Magnolia Pictures has acquired the North American rights to Raoul Peck’s “I Am Not Your Negro,” a documentary based on James Baldwin’s unfinished book, “Remember This House.”
“Remember This House” is considered one of the great incomplete works of American literature, in which Baldwin attempted to recount the lives and successive assassinations of Medgar Evers, Malcolm X and Martin Luther King, Jr. The author’s notes and the unfinished manuscript were entrusted to filmmaker Peck by the Baldwin estate.
Narrated by Samuel L. Jackson, “I Am Not Your Negro” turns the 30 pages of “Remember This House” that Baldwin wrote before his passing in 1987 into an American epic of murders, martyrs, politics and race, per the official description. While steeped in the stories of the struggles for racial and economic equality in the ’50s and ’60s, “I Am Not Your Negro” also takes a look at how America’s collective past has shaped our attitudes about race in the present.
Magnolia Pictures has acquired the North American rights to Oscar nominee Daniele Thompson’s French-language period drama Cezanne et Moi.
The film chronicles the decade-long friendship between painter Paul Cézanne and novelist Émile Zola in 19th century France.
Guillaume Gallienne stars as the post-impressionist Cézanne, who comes from a life of wealth but finds very little success with paintings, and Guillaume Canet plays Zola, who came from a poor background but received notoriety for his writings.
Magnolia Pictures has snagged the U.S. distribution rights for “The Square,” from “Force Majeure” writer and director Ruben Ostlund.
The film, which stars Elisabeth Moss, Dominic West and Claes Bang, is about a museum manager whose plans to promote an art exhibit focused on altruism spirals out of control and sparks a public uproar. Moss plays a journalist reporting on the exhibit.
“The Square” is Ostlund’s followup to 2014’s “Force Majeure,” which was nominated for a Golden Globe. That film follows the marital tension of a Swedish couple trapped in an avalanche when their ski trip goes awry. Magnolia was also the U.S. distributor for “Force Majeure.”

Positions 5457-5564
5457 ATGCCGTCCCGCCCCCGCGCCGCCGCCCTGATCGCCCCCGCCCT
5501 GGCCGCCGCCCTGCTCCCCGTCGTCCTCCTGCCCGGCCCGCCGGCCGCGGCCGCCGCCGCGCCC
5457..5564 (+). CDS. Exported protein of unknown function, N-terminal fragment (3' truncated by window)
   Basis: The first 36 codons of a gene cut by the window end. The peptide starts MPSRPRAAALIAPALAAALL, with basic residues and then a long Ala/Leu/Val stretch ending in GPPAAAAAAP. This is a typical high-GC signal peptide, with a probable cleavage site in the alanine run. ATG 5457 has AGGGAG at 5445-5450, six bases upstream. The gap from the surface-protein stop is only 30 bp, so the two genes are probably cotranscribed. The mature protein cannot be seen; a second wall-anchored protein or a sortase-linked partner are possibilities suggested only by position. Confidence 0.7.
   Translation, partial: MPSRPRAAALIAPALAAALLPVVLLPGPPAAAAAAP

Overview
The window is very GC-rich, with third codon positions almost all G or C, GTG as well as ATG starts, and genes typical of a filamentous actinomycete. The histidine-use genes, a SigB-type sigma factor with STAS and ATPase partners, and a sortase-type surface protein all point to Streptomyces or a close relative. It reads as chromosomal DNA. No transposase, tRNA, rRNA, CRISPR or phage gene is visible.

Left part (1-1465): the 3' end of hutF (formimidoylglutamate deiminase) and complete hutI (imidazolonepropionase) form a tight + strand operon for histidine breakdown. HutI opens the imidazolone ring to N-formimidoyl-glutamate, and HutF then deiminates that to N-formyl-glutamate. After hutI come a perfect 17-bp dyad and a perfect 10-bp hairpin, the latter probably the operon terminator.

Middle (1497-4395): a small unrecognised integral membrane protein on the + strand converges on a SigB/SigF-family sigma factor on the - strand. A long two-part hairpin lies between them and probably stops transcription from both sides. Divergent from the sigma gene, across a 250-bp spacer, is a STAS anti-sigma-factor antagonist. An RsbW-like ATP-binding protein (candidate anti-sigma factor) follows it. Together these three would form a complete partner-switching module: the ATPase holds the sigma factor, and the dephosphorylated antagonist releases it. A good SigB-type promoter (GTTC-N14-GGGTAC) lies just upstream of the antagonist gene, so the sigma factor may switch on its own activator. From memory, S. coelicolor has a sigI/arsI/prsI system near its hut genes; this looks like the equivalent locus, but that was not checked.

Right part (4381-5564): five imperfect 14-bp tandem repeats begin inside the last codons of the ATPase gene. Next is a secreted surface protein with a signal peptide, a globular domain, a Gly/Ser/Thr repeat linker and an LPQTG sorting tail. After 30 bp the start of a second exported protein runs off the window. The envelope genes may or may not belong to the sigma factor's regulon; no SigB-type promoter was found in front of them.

Magnet Releasing has nabbed U.S. rights to “Officer Downe,” the debut feature from M. Shawn Crahan, Variety has learned.
The gritty sci-fi film follows a police officer who is repeatedly killed, resurrected, and sent back into the field thanks to some shadowy technology that essentially makes him immortal. It’s an adaptation of a 2010 graphic novel by Joe Casey and Chris Burnham, and stars Kim Coates of “Sons of Anarchy” fame. Magnet is the genre arm of Magnolia Pictures.
“Officer Downe” will debut in theaters and on-demand platforms on Nov. 18. It plans to tout the film at New York Comic-Con in a few weeks.
Crahan is best known by his stage name “Clown.” He is a musician, music producer, and artist, who co-founded and is a member of the Grammy-winning heavy metal band Slipknot.
The drama, inspired by the director's own childhood, follows the adventures of a couple that set up a commune in 1970s Denmark.
Magnolia Pictures has picked up Thomas Vinterberg's 1970s-set drama The Commune for U.S. release.
The film, which stars Trine Dyrholm and Ulrich Thompson as a couple who set up an urban commune in 1970s Denmark, draws on the director's own childhood experiences. The Commune premiered at the Berlin Film Festival, where Dyrholm won the best actress Silver Bear.